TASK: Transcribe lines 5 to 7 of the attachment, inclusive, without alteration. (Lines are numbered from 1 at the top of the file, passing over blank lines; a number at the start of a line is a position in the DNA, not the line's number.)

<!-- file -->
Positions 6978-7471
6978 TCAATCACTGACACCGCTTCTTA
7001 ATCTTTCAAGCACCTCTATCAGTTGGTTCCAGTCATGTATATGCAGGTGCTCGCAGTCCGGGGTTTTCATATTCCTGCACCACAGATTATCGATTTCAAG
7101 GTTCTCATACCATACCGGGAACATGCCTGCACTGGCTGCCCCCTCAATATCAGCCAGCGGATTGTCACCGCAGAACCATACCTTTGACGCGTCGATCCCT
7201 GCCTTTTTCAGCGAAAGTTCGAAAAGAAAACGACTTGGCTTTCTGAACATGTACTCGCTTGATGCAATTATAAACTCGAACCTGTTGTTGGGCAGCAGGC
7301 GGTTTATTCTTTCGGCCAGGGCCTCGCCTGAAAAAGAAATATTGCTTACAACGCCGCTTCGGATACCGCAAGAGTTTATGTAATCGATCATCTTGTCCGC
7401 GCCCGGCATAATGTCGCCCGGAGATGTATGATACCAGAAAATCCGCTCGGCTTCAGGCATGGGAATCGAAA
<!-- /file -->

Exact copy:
7201 GCCTTTTTCAGCGAAAGTTCGAAAAGAAAACGACTTGGCTTTCTGAACATGTACTCGCTTGATGCAATTATAAACTCGAACCTGTTGTTGGGCAGCAGGC
7301 GGTTTATTCTTTCGGCCAGGGCCTCGCCTGAAAAAGAAATATTGCTTACAACGCCGCTTCGGATACCGCAAGAGTTTATGTAATCGATCATCTTGTCCGC
7401 GCCCGGCATAATGTCGCCCGGAGATGTATGATACCAGAAAATCCGCTCGGCTTCAGGCATGGGAATCGAAA